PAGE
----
Scams targeted at tourists are reportedly on the rise in Kuala Lumpur and Malaysia in general. Many follow those experienced across Southeast Asia. These are some of the most common:
- Flower sellers – This a particular problem at nightlife hotspots in the Malaysian capital, including within the vicinity of Changkat Bukit Bintang. The sellers are usually children who charge an overinflated price, with money going to their parent/guardian. Travellers should avoid buying from these children as it encourages the practice which is illegal. Try to politely refuse or walk away.
- The Fake Monk – This has become a global scam and is common in countries such as China also. While there are sights in Malaysia where Buddhist and religious culture can properly be enjoyed, there are some scams involving ‘monks’. This scam can be easily spotted when the ‘monk’ opens a donation book. The book will often detail others from around the world and how much they have ‘donated’. In this situation, it is best to be firm and reject any begging.
- Fake Police Officers – This is another global scam and is common in Kuala Lumpur’s tourist areas. The ‘police officer’ will ask for identification from a foreigner, then find some obscure reason to issue an on the spot fine. If in doubt, travellers should ask for police and personal identification from the ‘police officer’, ensuring the names match. If they insist on searching you, you can request that this is done at a police station; a legitimate officer would have no issue with this. If in doubt, call the local police who should be able to confirm their identity.
Malaysia is governed by Muslim Malays. This means that Kuala Lumpur is fairly conservative, and some actions may be frowned upon by more traditional communities in the city. Muslim travellers may be subjected to local Sharia law.
Kuala Lumpur has a large population of ethnically Chinese citizens. The disenfranchisement of these communities has informed a long running conflict in the country. The issue has led to protests in Kuala Lumpur, organised by both Chinese and Muslim Malays. It is illegal for foreigners to participate in demonstrations.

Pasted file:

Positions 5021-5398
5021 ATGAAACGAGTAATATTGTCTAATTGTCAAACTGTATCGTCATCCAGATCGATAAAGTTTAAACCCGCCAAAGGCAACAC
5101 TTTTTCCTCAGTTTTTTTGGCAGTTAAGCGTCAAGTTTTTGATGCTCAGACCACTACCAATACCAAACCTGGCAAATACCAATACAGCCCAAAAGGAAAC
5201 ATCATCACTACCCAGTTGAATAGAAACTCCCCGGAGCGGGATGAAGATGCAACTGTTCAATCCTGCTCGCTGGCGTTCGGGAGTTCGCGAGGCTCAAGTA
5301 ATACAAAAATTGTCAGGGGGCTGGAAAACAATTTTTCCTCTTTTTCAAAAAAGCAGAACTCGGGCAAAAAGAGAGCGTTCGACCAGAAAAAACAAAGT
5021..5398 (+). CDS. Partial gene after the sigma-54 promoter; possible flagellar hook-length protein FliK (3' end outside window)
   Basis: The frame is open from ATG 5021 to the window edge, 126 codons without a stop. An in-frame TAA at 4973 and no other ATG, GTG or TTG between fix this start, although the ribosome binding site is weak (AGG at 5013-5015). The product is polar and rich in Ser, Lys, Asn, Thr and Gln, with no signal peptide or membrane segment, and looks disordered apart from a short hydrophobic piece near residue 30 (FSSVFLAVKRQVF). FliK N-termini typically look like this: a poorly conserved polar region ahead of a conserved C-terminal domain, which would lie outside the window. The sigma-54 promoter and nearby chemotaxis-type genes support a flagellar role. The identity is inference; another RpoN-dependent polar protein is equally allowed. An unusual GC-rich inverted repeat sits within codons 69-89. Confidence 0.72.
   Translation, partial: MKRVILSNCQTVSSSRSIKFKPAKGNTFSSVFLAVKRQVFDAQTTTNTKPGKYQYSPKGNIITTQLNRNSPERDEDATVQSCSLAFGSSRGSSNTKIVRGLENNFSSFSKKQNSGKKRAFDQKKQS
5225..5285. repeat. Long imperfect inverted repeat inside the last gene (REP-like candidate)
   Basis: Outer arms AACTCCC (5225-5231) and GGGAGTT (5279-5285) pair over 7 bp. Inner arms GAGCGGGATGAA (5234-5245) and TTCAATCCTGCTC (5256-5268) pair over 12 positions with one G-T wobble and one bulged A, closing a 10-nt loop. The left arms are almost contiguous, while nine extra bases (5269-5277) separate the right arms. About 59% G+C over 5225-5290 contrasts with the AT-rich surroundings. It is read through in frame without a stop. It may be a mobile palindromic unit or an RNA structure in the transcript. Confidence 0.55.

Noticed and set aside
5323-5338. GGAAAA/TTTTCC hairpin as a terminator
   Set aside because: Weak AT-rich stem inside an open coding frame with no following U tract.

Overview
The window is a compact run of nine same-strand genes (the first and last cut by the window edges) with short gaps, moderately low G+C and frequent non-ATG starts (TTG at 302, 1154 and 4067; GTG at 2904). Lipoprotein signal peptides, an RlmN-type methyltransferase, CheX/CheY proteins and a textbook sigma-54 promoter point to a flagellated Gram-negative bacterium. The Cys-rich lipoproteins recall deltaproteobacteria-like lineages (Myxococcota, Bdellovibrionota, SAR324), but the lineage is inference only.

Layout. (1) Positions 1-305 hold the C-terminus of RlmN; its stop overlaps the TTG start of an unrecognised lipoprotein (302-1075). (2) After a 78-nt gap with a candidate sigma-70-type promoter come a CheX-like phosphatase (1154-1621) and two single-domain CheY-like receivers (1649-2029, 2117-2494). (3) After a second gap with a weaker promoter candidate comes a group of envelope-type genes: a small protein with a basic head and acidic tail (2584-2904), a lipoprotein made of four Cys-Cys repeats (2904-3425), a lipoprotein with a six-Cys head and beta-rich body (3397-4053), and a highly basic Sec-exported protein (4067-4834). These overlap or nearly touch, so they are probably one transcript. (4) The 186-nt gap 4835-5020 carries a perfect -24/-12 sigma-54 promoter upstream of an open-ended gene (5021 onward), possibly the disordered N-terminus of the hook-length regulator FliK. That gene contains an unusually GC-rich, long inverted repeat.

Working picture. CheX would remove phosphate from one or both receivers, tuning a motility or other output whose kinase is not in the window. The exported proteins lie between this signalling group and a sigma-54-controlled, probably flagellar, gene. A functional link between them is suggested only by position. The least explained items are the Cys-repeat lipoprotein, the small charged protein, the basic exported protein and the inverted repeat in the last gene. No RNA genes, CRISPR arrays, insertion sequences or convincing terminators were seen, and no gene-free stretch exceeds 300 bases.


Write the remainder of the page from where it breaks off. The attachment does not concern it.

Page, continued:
Travellers visiting the National Mosque of Malaysia, or any other mosques in Kuala Lumpur, should ensure that they comply with the rules of the buildings. Men should wear trousers and long-sleeved shirts; women are likely to be asked to wear a long robe and head dress, normally provided by the mosque.
Travellers should note there are particularly severe penalties for all drug offences. If found guilty of trafficking, individuals are sentenced to death as a mandatory sentence. If flying into Malaysia, it is possible that authorities will request a urine sample. Any presence of illegal substances may result in deportation.
Keep your distance from monkeys in Malaysia. Not only do these animals carry contactable diseases but they are known to steal from unsuspecting travellers, often as they take photos. Ensure that all bags and belongings are well secured; the use of a padlock on bag zips is advisable.
Homosexual acts are illegal in Malaysia. Same-sex couples are advised to be discreet.
Travellers are advised to remain vigilant when visiting Kuala Lumpur and maintain situational awareness at all times. The greatest threat individuals are likely to face is in the form of petty theft in crowded areas and those frequented by tourists. Enhanced security measures will be in place across the city at both the event locations and at key sites, including Kuala Lumpur Airport.
While enhanced security measures are generally not required for travel to Malaysia, travellers may wish to consider employing a locally-vetted driver to mitigate against the aggressive driving style in Kuala Lumpur and for peace of mind. All travellers should consider using travel-tracking technology with an intelligence feed. This should enable a traveller to be alerted of any security updates within their vicinity, and to update others of their movements in case of an emergency.